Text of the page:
Editor’s Note: The identity of the author, an American, is anonymous (as are the identities of those he interviewed) because disclosing their names could compromise their safety in Burma.
BANGKOK, Thailand — The time of reckoning for those who protested Burma’s high fuel prices in September 2007 came long ago, but only now are most of them beginning to learn their long-term futures. It is bleak.
This land of rich resources, renamed Myanmar in 1989 by its military dictatorship, delivered last week the verdicts of several prisoners — many of them Buddhist monks — it has held since the government (again) expunged political dissent last year. The decisions were announced after alleged trials were held at the frightening Insein Prison. Reports vary, but last week on Tuesday as many as 23 dissidents received sentences of 65 years each for their roles in the protests, and two days the same punishment was revealed for another 13.
The defendants’ hearings are more appropriately characterized as show trials without the show. Any prosecution and defense activity, if there was any, was conducted behind the walls of Insein. The protesters’ defense lawyers were themselves jailed for contempt of court, which further illustrates the futility of pursuing justice in Burma. And nearly three-quarters of those detained in the last 15 months still await almost certain similar fates, according to the Thailand-based Assistance Association for Political Prisoners.
As for most of the rest of Burma — especially in the former capital of Yangon, where this reporter recently visited — there is little hope for even a minimal standard of living. Oppression and corruption dominate. General Than Shwe leads the ruling military junta, and discussion about his regime’s destructive policies is spoken in careful words where no one can overhear.
The torture and squalor of places like Insein only speak to the fate of those who have crossed the government. Those who remain “free” live a frustrating and meager existence. A layer of mildew coats nearly all buildings. Regular (that is, most without a family or friendly connection with the Shwe regime) citizens live in shacks, or in the aforementioned concrete apartments. Thousands try to live by peddling goods or food on sidewalks. Roads are in gross disrepair and workers overload old, sputtering modes of transport (at least those that are motorized: taxis, truck beds, buses, trains and boats) that they depend upon each day. Very few people own cars.
As for the things we take for granted in the West, operators in the Shwe regime demand their cut of the slim earnings of others. Territorial officials (those who oversee individual neighborhoods) must be bribed for “protection.” Guests from outside — especially foreigners — have to be reported to those officials (who get extra bribes for the added “trouble”), and none are allowed to lodge overnight in homes — they must stay in hotels.
“They are like an employee waiting for a salary,” a local friend, who sometimes entertains visitors from outside the country, said of these neighborhood officials. He added that towards the end of each month his local authority often complains about an artificial problem with his business to remind him it’s time to pay up again.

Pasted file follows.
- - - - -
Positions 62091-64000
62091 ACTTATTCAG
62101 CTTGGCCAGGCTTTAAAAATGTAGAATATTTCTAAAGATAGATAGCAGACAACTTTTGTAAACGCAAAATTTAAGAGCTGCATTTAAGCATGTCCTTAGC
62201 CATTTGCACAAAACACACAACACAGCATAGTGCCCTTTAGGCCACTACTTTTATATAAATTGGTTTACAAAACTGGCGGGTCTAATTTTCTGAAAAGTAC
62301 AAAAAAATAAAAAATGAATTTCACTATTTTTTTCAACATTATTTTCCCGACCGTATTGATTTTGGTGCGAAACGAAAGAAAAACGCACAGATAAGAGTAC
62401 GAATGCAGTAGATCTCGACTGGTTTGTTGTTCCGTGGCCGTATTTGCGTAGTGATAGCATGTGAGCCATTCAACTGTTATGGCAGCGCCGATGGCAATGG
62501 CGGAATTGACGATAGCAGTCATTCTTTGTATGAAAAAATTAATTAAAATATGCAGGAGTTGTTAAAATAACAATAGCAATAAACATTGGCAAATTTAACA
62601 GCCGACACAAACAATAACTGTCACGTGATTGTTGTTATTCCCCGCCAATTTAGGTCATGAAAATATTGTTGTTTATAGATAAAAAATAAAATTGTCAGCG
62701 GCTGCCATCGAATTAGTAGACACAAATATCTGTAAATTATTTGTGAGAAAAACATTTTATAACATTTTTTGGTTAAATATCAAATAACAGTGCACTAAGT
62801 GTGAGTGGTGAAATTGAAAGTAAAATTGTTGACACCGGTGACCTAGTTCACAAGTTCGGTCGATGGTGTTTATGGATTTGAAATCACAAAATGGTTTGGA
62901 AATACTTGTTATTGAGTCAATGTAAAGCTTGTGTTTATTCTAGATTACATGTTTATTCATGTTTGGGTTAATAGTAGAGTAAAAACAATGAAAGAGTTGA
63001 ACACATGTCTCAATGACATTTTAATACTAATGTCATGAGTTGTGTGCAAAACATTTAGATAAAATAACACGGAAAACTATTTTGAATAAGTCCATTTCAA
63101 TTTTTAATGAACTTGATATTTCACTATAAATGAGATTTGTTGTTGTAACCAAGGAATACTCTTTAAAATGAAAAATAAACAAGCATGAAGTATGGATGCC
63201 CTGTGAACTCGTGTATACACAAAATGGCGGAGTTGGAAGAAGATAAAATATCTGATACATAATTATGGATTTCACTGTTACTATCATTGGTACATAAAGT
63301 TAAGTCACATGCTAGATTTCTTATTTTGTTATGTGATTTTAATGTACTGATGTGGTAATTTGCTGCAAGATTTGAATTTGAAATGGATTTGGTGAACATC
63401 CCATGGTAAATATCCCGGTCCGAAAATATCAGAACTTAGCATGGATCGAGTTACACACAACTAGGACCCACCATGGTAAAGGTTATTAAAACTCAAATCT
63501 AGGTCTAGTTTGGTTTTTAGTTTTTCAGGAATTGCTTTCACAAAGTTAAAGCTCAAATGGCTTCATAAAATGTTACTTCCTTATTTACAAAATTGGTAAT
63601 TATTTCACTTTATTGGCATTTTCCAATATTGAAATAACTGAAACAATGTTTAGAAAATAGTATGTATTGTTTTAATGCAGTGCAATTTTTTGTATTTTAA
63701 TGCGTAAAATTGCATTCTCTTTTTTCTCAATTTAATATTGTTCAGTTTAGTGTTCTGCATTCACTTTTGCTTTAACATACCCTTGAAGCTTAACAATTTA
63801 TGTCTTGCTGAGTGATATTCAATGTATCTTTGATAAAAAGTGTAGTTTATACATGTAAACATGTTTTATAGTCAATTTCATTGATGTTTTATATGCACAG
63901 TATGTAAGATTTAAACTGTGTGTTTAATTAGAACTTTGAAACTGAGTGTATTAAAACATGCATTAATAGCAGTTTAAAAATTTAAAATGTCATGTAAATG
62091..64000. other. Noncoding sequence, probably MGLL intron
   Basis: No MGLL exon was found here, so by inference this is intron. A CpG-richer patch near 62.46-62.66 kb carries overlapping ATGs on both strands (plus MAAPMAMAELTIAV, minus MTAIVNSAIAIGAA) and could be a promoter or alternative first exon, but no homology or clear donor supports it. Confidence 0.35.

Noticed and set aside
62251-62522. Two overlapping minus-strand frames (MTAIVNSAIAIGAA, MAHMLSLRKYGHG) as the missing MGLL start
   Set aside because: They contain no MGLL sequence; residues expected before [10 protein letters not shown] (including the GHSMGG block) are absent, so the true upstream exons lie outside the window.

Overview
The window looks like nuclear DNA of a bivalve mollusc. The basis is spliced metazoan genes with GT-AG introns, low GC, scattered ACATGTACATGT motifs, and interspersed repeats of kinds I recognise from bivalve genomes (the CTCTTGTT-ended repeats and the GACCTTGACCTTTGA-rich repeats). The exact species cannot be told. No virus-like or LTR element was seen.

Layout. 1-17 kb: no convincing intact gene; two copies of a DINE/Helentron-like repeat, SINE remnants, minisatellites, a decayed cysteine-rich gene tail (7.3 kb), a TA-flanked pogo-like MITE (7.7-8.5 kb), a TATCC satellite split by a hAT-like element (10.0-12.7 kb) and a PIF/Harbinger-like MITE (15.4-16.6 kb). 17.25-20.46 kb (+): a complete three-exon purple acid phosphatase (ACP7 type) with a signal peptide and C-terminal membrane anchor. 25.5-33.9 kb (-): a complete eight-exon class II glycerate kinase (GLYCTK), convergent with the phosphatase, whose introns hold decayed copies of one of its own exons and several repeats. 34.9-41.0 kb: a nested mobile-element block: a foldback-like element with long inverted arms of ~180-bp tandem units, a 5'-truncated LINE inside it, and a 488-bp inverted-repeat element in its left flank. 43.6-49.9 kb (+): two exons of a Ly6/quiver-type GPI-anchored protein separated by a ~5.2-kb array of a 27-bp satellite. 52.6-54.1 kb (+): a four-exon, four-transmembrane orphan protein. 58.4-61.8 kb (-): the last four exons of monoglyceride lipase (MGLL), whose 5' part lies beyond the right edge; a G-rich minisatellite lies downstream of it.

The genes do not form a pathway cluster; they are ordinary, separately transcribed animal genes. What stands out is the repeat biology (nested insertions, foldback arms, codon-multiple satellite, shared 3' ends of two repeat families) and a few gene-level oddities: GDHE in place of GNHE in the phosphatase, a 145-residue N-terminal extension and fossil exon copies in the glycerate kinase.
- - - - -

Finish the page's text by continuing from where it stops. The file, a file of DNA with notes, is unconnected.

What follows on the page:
Simple occupations like driving a taxi — despite their ubiquity — are burdensome. To own a ’70s- or early ’80s-era jalopy (usually a Toyota model) costs in the neighborhood of $12,000 to $15,000, according to locals — vehicles you can no longer get parts for in the U.S. Cab drivers (not the owners) pay more than $400 annually just for the privilege of carrying passengers. Above that they pay $15 daily to the owner for the use of the vehicle — if their fare revenue falls short of that amount, then they must pay out of their own pockets. With no meters running up the tab, cross-town fares a pittance, and the great amount of competition for customers, earning $15 in a day is not a given.
As for the struggles of other citizens, they can muster little resistance to the Shwe regime. Internet communications are extremely limited, cell phones are cost prohibitive and even fax machines must be registered with the government. Burmese can consider little more complexity in life other than simple survival.
“People don’t have a chance to think about the country,” said one community religious leader, “because they struggle for food.”
He said Cyclone Nargis, which in early May severely damaged Yangon and devastated the Irrawaddy Delta region south of the city, came without warning to most Burmese. Alerts went out over state-run broadcast media but few heard it, since most people don’t bother to watch or listen to the government propaganda.
“They warned people on TV,” he said, “but we didn’t watch TV at the time.
“That’s the only way they can keep control. Their very intention is to keep people away from knowledge and education.”
Today’s scarcity of Buddhist monks on the streets of Yangon illustrates the suffocating power of Myanmar’s government. Before the September 2007 crackdown they were everywhere, but now they are scattered in exile or await their prison sentences.
Nothing under earthly power can be done about it, barring an outside overthrow. Democracy activist Aung San Syu Kyi has lived under house arrest, off and mostly on, since the military junta overturned the country’s last democratic elections in 1990. And there are no signs of change, given last year’s flattening of the peaceful monk marches.
British Prime Minister Gordon Brown wrote in his book Courage: Eight Portraits, “So Suu Kyi’s courage is the courage to sacrifice her own happiness and a comfortable life so that, through her struggle, she might win the right of an entire nation to seek happy and comfortable lives.”
Sadly, this long struggle she has shared with her nation has not broken the stranglehold that evil has upon Burma.
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